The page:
The mouth that roars tones it down for Ryder Cup

Picking Ian Poulter out of a crowd may never be tougher than

this week at the Ryder Cup. In the interest of team harmony, the

Englishman known for his spiky haircut, over-the-top outfits and

saucy Twitter feed has promised to dial it back.

But only so much.

The same guy who wore pink from head to toe in front of a tough

New York crowd on the last day of a U.S. Open has already scored a

small victory for fashion by convincing European captain Colin

Montgomerie to add a dash of the color to the team uniforms – even

though it won’t be glimpsed on match days. Getting his fastidious

boss to rescind a Twitter ban turned out to be trickier still.

”What is said in the team room stays there, and that’s

absolutely fine,” Poulter said. ”Everybody needs to respect

that.”

Yet the sly grin creasing his lips a moment later suggested the

negotiations hadn’t ended there. The only boundaries Poulter

usually acknowledges are on a golf course, marked off by white

stakes.

”No,” Poulter chuckled, ”I didn’t have to twist his arm. So I

will be doing the odd tweet.”

Nothing new from him as of Tuesday evening, but don’t think all

the color will be drained from the 38th edition of the cup at

Celtic Manor.

Yes, the uniforms will be tasteful and some of the juiciest

material may not leak out for weeks. And, yes, the intense personal

rivalries that helped fuel the overheated spectacles of the last

decade – climaxing with the drunken debacle at Brookline in 1999 –

are mostly a thing of the past. Three European team members, after

all, now make their home in the States and a half-dozen play the

PGA Tour regularly.

But if Poulter gets the chance, he promises to light the place

up.

”I think because we play so much golf together, we all get on a

lot better. But if anything, that’s going to intensify things,” he

said. ”I think guys are going to want to win more passionately

than before. And that can only be good.”

The Americans haven’t made him a focal point, the way his

teammates routinely do with Tiger Woods. But oddsmakers over here

took care of that for them, making Poulter the 10-1 favorite to be

the top European performer. And if the bookies are right, well,

chances are good he won’t pass up an opportunity to hog the

spotlight.

Poulter played defiantly well in a losing effort in 2008,

winning four of his five matches after his controversial choice as

a captain’s pick by Nick Faldo. He didn’t make the team four years

earlier, but jabbed the American players nonetheless after his

side’s biggest victory ever by scattering tees with the winning

margin printed on the side – Europe 18 1/2, USA 9 1/2 – on the

driving range at a tournament in Ireland just two weeks later.

None of it surprises teammates who recall how hard a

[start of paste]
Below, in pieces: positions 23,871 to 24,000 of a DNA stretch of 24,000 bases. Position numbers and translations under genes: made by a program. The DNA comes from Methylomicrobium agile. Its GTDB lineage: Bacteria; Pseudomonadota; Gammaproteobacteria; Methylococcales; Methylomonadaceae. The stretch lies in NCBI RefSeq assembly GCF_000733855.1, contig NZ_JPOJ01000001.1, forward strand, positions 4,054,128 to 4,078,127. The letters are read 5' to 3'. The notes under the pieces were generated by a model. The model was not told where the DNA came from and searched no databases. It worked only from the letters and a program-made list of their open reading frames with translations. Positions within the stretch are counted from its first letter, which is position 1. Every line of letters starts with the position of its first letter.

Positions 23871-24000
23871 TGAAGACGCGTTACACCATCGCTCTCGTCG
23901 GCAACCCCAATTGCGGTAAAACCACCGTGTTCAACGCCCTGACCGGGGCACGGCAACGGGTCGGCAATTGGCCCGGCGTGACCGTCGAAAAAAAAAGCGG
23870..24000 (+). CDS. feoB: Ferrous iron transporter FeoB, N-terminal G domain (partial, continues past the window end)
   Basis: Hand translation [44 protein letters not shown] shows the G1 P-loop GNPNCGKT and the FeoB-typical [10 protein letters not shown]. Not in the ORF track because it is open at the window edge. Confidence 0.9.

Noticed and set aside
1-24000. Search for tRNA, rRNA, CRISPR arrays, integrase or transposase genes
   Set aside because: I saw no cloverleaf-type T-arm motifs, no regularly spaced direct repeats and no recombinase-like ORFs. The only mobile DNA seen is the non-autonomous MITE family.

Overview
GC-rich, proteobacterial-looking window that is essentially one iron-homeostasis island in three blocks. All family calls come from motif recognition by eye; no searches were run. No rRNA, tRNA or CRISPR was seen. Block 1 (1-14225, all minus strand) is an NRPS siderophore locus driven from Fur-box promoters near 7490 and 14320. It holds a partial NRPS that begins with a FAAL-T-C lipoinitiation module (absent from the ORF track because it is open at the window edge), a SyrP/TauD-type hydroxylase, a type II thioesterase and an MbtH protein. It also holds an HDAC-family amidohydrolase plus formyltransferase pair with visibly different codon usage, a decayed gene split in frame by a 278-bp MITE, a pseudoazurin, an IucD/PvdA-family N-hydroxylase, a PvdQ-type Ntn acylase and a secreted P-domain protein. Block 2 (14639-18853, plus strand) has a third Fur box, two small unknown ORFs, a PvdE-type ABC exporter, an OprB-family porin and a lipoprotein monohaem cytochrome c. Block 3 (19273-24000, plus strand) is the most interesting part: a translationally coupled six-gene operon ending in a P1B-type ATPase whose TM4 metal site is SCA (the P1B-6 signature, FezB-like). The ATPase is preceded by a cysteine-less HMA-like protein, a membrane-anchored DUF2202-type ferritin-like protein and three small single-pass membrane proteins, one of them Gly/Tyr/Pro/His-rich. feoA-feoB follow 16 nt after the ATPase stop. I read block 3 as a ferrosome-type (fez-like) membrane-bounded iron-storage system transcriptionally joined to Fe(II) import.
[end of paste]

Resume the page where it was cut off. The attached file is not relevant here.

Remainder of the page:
late-blooming Poulter scraped to get to the top. When he was a

struggling club pro at Chesfield Downs, the club manager thought

his prospects of making any tour were so poor that he made Poulter

use his own vacation days to play in local tournaments.

After he won a forgettable event called the Panshanger Classic,

Poulter returned to the shop and set the trophy on the counter. The

manager promptly told him to remove it, then wrote Poulter up with

a warning. To almost no one’s surprise, Poulter walked off the job

a week later and never looked back.

Finding the motivation to beat the Americans came easier. He

remembered walking the fairways at the Belfry as a 17-year-old in

1993, swept up in the raw emotion that exploded on every side of

him after Europe’s Nick Faldo made a hole-in-one.

”To hear the roar … I felt back then, I would love to be on

the other side of the ropes with the Ryder Cup team taking on the

USA. To be able to do that, to go out there and do it

passionately,” he said, ”means an awful lot.”

Europe has won or held onto the cup five of the last seven

meetings. For many of those, the most serious disagreements have

been over the grooves on some players’ irons and the slights have

been limited to wine stains on the autographed menus the teams

exchanged at dinners.

Poulter’s two previous appearance with the Euros came on foreign

soil. His wardrobe may be muted and freedom of expression limited,

but have no doubts that if the locals celebrate something –

anything – Poulter will be in the thick of things.

”There’s a lot of blue on the golf course,” he reported back

after a morning practice session,” and that’s great for us.

”There’s going to be more and more. The excitement is going to

be great. The electricity is going to be huge and, hopefully,” he

added, ”I can give them some electricity back.”

Jim Litke is a national sports columnist for The Associated

Press. Write to him at jlitke(at)ap.org